Who are you?

In my eight years living in 24 countries, there is one question I found people in every country and village, each religion and ethnic group, are faced with today. Every parent will contend with this question for their children until those children are old enough to bear the burden of contending for themselves with this question of identity: Who am I? 

The mosaic of our social identities and group membership – based on our race, class, gender, sexual orientation, religious affiliation, age, and ability, among others – shapes our social interactions with one another. Based on this membership we are prescribed roles by an inequitable social system and predisposed to unequal roles in a dynamic system of oppression. 

In Evanston, where we live, the faith-based institution we frequent, the persons with whom we socialize, and for many, even where we will be buried, are each based on our ethnicity/race and to a degree, our class. In Evanston, where our children go to school, if they are bused to school or not, whom they play with, whom they have lunch with, what summer activities they participate in, and which side of the achievement gap they are on largely are determined by their race, class, and to a degree, gender. 

As a former classroom teacher in District 65, District 202 and the Chicago Public School system, and as a Fifth Ward resident and father to two sons, I see these difficult and challenging realities play themselves out on a daily basis here in Evanston – ward to ward, home to home, classroom to classroom, and on the playground. An upper-class white girl who walks to school every day with her friends who are also her neighbors will have a different experience at home, school, and in the community, than will an African American boy who is bused to and from school and qualifies for free or reduced-fee lunch.


It was an honor and privilege to serve as a consultant for the Evanston/Skokie PTA Council and facilitate two workshops in a series titled “Navigating Real Life Diversity with our Kids.” Nearly 200 parents, educators, and community members filled the gym in Family Focus as we worked to bridge differences through dialogue and action. 

In these sessions we examined some of the cross-cultural challenges and posed some questions for each of the  participants to consider. These included:


Multiple intersecting Identities:  Our identities create different life experiences and learning conditions that colors the lenses through which adults/children view and experience the world and one another.

Invisibility of Culture: Our culture shapes our identity, but much of our culture and our identity cannot be visibly seen by others. And yet we stereotype and prejudge one another based what we label others to be. This creates challenges that often we, and especially our children, cannot see and do not understand. 

Cycle of Socialization:  We all go through a process of socialization that develops pictures in our head (stereotypes) of “others.” We form attitudes, beliefs, judgments, and opinions (prejudice) about “others” – particularly those with whom we do not interact with in any meaningful way – which we act out on (discrimination) both consciously and unconsciously.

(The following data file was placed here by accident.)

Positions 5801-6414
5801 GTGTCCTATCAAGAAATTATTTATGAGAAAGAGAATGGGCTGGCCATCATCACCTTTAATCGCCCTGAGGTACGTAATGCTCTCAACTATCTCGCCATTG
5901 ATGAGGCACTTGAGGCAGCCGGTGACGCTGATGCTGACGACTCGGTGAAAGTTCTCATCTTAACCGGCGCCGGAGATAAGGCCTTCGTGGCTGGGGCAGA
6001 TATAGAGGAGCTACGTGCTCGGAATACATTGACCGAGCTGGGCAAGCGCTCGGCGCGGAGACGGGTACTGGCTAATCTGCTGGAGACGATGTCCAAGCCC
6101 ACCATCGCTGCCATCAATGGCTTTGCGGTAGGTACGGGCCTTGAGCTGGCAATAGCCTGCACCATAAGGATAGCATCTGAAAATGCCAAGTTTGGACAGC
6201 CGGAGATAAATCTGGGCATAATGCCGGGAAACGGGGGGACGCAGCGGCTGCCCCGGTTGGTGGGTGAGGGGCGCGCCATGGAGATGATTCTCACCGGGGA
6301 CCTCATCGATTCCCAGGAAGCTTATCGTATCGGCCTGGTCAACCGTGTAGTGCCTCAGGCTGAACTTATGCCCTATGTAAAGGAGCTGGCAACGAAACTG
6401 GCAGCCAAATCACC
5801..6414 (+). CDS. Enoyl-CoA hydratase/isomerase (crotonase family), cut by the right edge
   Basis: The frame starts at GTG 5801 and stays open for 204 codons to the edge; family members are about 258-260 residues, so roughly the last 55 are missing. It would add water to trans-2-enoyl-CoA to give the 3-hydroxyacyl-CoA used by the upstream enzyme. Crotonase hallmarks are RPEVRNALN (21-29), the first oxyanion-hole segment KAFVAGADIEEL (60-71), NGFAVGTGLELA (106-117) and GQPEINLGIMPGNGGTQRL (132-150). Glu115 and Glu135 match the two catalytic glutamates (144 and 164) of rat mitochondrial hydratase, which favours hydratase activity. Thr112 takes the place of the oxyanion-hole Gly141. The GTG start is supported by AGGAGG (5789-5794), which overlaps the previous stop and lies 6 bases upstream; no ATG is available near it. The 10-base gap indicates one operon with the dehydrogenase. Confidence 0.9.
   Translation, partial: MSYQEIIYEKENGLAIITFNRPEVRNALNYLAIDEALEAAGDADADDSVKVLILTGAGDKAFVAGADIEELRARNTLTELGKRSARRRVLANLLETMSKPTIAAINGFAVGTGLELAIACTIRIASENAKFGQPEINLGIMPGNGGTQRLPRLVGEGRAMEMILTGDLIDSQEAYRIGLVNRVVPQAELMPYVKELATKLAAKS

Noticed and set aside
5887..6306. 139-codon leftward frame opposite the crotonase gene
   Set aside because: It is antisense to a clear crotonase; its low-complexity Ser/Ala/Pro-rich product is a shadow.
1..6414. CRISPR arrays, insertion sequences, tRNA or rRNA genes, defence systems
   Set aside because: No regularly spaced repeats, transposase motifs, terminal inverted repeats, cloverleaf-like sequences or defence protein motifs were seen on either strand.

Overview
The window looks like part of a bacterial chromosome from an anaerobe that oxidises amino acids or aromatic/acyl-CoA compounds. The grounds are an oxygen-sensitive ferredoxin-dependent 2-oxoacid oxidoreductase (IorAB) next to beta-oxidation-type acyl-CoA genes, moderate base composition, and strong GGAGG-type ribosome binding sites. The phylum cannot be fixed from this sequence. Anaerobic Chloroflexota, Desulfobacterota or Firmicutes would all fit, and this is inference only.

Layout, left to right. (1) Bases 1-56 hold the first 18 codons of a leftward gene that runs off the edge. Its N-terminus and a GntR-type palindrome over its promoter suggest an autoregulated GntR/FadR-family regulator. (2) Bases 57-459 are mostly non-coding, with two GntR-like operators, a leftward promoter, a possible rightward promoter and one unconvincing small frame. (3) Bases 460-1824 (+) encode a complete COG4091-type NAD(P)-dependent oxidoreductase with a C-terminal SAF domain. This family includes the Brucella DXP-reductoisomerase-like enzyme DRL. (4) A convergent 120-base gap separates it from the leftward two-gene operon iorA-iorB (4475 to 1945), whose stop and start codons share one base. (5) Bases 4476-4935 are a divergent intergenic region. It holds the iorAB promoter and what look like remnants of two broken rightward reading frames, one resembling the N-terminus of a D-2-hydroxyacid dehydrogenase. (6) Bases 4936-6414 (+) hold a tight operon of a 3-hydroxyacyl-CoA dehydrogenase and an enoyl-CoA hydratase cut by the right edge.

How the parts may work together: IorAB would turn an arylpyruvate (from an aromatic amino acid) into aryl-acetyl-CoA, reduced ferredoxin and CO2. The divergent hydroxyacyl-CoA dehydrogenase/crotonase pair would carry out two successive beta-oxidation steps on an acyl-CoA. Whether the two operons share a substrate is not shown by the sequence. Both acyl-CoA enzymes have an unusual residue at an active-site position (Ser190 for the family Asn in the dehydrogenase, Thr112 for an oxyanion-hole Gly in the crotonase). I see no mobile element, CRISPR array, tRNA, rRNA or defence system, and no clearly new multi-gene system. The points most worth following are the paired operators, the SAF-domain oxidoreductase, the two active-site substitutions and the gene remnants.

Injustice: Inequality and inequity play themselves out in our relationships, within our schools, and within our community. This too may be conscious and unconscious.

Either/Or Binary: This is an oppositional framework woven into American culture through which we are conditioned to view one another as “us or them,” part of the problem or part of the solution, right or wrong, etc.

Fear, ignorance, obliviousness, and confusion: Whether we are members of privileged or targeted groups, these elements prevent us from learning, growing, and working for change.

Questions to Consider

Instead of focusing on “others,” the focal point should be on ourselves. This is where the core of the problems and the solutions lie. Here are some questions to consider:

• Are you aware of the stereotypes and prejudice you need to work on?

• Do you seek out opportunities to learn about other cultures?

• Are you aware of the unearned privileges you may have as a member of the dominant group?

• Are you aware of the ways you may contribute to your own oppression as a member of a targeted group?

• Do you confront discriminatory language?

 • Are you willing to give up any privileges or comforts for the benefit of others?

• Do you confront oppression when people subject to the oppression are not present?

• Do you use everyday occurrences as teachable moments for your children?

The ongoing examination of who we are creates both challenges and opportunities to build cross-cultural relationships and alliances in Evanston. The goal is progress, not perfection. The key is to take the next step and continue to grow. Be forgiving of the mistakes of others, as well as of your own. The choice is ours. We are responsible for our community, our schools, ourselves, and our children.

Dr. Logan serves as adjunct faculty member of diversity and social justice at Northeastern Illinois University and Harper College.